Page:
Is Workplace Retaliation Impeding Your Career Path?

Workplace RetaliationDo you feel that not getting promotions at work is because of workplace retaliation? Suppose you are a high-ranking individual with your company and a heavy decision looms before you and your management team. You hold many discussions, and ultimately, you disagree with the direction chosen by your immediate supervisor and the rest of the team. Fair enough. The majority rules, and what is done is done. Or is it?

Fast-forward a few years. Your management peers have moved up in the company, leaving you behind. You cannot prove it, but you have the sinking feeling that your career stagnation is a direct result of your stance in that meeting back in the day. In retribution for speaking your mind, you have been sidelined.

Alleged Workplace Retaliation – LAPD Captain Whittingham

Your situation may not be unlike that of LAPD Police Captain Peter Whittingham. The once-successful captain on an upward trajectory found five years with no promotions unsettling, to say the least. In 2014, Whittingham filed a lawsuit against the LAPD alleging workplace retaliation and discrimination. The courts now must weigh the evidence and determine the legitimacy of Whittingham’s workplace retaliation claim.

What Constitutes Unlawful Workplace Retaliation?

Workplace Retaliation may mean promotions passing you by. But that is only one of many ways in which employers may unlawfully express their dissatisfaction with you. Other common examples include:

  • Demotion, suspension, refusal to hire, reduction in hours;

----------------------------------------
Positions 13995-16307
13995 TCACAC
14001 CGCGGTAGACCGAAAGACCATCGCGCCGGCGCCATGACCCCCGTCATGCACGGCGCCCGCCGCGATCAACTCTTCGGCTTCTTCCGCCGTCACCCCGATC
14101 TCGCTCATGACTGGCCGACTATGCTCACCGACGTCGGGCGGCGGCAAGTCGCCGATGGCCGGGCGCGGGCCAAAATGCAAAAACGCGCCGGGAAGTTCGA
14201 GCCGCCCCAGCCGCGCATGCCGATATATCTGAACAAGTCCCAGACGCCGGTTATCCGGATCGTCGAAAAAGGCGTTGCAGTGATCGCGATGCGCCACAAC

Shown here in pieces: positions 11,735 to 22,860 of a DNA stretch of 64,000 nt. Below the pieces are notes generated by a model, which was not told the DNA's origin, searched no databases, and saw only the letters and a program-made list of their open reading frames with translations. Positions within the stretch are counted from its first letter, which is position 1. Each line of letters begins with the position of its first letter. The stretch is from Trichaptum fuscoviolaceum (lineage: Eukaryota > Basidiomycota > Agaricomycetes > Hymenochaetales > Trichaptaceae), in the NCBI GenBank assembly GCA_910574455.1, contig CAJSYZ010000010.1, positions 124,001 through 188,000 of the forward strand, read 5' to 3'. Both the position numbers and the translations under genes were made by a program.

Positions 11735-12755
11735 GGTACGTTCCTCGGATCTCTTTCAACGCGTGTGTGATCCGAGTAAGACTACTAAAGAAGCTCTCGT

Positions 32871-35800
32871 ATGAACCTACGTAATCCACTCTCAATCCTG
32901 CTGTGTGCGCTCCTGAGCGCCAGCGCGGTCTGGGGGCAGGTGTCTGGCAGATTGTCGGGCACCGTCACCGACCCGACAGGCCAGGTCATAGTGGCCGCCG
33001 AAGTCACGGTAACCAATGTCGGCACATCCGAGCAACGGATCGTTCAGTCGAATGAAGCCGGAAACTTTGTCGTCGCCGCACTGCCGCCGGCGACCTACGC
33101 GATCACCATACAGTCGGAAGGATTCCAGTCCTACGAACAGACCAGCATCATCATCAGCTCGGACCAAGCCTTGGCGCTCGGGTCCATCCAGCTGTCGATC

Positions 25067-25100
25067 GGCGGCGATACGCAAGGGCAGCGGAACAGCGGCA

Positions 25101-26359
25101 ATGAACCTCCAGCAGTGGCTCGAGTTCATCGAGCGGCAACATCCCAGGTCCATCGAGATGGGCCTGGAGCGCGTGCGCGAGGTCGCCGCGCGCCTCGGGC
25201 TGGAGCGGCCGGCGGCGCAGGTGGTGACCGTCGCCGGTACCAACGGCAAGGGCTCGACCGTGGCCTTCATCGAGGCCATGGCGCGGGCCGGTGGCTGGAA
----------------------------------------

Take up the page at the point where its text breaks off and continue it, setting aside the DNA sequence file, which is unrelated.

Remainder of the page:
• Threats, unjustified negative evaluations, unjustified surveillance;
  • Any other action designed to deter individuals from pursuing their rights.

Legal Response to Workplace Retaliation

The US Equal Employment Opportunity Commission (EEOC) is tasked with holding employers accountable when they retaliate against employees. Whether the retaliation is in response to an employee complaint of some kind, or, as in Whittingham’s case, a response to differing management tactics, it is unlawful and subject to legal remedy.

Additionally, the California Division of Labor Standards Enforcement (DLSE) allows employees, as well as applicants for employment, to file to file a complaint when they believe they have experienced retaliation for lawful activities.  Your employer cannot legally punish you for sharing information with the DLSE.  It is a protected activity, and employers may not discipline employees for answering questions or filing complaints with government agencies.

Proving Workplace Retaliation Causation

Proving that your employer took action against you as retaliation is held to the “but-for-causation” standard. This means that you are responsible for drawing a clear line between the protected activity and the employer response. Your employer will doubtlessly contend otherwise; it is up to you to undermine your employer’s rationale for unlawful actions.

Discriminatory and/or retaliatory practices based on your lawful behavior should never be tolerated. Having an experienced attorney from Beck Law P.C. by your side will ensure you get the representation you deserve. Contact our office for your confidential consultation.



The information on this website should not be considered to be legal advice, nor construed to be the formation of any manner of attorney client relationship. Prior to taking any form of legal action, please consult with an attorney experienced in the appropriate area of law germane to your situation. Case results and testimonials presented on or any of its related websites are germane to the facts present for each individual case and is not a promise of similar outcomes for any other cases. This website is not intended to solicit clients for matters outside of the State of California.